Azealia Banks, Whitenicious -

Azealia Banks defends her use of skin-lightening products in video The entertainer compares white washing to assimilation into white culture

Azealia Banks, Whitenicious -

Azealia Banks defends her use of skin-lightening products in video The entertainer compares white washing to assimilation into white culture

Azealia Banks might often be misunderstood for her feelings on a number of controversial subjects. But she made a point clear in her latest social media rant where she defended her personal views regarding skin lightening.

Last month she posted a photo on Instagram claiming her love for the skin cream Whitenicous, which is marketed as a dark spot remover, but being used by black women all over the world to lighten their skin.

Instagram Photo

 

Many of her fans were not pleased with the fact that she admitted to loving the product. Social media erupted with negative comments regarding her post and Banks responded with a 21-minute Facebook live video. In the post, she went deeper into why she uses the product and said people need to just back off and allow women to choose what they want to do with themselves.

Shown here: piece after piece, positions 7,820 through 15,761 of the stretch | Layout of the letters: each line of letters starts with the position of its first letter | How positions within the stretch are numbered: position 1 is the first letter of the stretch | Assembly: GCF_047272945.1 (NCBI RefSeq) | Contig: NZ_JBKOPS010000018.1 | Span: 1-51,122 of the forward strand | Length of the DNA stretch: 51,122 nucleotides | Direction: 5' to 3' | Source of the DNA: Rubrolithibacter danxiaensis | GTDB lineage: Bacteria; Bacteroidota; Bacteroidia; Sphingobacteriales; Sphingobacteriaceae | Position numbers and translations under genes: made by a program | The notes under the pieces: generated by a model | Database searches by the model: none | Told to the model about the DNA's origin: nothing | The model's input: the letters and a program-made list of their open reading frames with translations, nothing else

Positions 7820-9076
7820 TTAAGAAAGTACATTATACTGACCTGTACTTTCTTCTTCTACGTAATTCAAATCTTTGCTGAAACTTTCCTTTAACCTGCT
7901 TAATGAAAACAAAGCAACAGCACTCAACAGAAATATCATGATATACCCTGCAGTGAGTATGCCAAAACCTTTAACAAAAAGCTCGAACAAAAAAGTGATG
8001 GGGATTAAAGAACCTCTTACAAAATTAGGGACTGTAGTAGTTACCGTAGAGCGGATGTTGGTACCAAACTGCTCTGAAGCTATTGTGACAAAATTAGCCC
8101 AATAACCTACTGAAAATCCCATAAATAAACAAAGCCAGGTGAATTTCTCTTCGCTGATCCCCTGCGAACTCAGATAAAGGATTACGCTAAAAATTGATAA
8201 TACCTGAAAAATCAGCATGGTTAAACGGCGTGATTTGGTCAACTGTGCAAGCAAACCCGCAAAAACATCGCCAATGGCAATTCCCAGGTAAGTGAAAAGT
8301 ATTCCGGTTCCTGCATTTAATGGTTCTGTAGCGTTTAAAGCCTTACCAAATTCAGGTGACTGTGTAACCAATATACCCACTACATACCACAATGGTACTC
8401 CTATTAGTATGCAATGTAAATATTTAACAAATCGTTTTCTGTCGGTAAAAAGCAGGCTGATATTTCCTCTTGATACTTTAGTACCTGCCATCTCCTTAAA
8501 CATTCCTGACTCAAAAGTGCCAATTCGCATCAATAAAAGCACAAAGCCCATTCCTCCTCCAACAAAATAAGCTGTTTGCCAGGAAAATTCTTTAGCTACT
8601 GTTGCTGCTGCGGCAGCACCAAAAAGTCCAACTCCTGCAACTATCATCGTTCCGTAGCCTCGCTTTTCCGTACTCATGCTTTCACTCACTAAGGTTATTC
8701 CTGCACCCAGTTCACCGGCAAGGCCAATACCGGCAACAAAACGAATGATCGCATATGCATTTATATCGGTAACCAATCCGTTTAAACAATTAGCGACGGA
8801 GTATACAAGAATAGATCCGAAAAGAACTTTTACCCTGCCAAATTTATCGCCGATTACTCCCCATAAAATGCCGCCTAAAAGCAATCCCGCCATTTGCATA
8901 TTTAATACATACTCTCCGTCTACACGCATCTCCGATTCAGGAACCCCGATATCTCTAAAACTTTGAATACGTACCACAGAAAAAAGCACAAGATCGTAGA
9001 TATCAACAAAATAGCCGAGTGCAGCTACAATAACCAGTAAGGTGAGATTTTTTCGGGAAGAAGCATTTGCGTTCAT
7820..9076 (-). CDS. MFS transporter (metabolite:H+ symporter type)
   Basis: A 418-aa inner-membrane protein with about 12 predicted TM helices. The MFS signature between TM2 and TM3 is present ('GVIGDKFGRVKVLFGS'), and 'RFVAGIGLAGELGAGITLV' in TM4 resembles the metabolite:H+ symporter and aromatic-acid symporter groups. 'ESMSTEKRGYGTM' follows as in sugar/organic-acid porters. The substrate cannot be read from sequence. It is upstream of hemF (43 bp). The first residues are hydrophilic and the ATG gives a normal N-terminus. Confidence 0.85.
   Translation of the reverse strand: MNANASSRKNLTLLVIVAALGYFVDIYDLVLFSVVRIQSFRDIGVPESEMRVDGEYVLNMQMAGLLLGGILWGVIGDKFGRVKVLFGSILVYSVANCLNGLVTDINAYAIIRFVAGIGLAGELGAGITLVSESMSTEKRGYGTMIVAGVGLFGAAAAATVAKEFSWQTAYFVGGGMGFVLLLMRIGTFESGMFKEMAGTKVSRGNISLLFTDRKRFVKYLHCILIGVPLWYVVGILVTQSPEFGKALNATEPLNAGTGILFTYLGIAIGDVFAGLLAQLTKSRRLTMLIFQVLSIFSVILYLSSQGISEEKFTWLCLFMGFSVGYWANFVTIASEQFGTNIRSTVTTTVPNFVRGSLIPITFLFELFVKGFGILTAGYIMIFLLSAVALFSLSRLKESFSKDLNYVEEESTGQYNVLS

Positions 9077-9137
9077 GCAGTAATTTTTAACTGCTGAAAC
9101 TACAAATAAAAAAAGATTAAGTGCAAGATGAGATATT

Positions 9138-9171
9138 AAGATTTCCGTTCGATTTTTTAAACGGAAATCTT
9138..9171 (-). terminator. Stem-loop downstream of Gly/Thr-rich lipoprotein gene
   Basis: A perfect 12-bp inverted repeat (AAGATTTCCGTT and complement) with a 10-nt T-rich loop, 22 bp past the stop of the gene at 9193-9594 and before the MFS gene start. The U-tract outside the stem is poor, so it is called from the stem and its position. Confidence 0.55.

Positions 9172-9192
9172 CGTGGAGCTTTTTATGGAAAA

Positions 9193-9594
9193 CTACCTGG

“It’s a deeper conversation into a woman’s right to choose, a woman’s choice,” she said. “Nobody was upset when I was [wearing] 30-inch weaves, tearing out my edges. You guys loved it, but what is the difference?”

Her response got more than 84,000 views and has been a trending topic of conversation on Twitter and Facebook.

Dating to slavery, some blacks have equated having lighter skin with being more physically attractive. According to a post on The Voice, “psychologists say there are underlying reasons why people bleach their skin – but low self-esteem and, to some degree self-hate, are common threads. A 2013 study by the University of Cape Town found that one woman in three in South Africa bleaches her skin. Most said they used skin-lighteners because they wanted white skin.”

“With being a black woman, at least for me, I can forget to be a woman and I just get really bent up on blackness and all of these unwritten rules that come with being black,” Banks said. “You kind of forget to give yourself a break sometimes. Blackness in today’s age is so paradoxical, it’s so many different things.”

Check out Banks’ video below:


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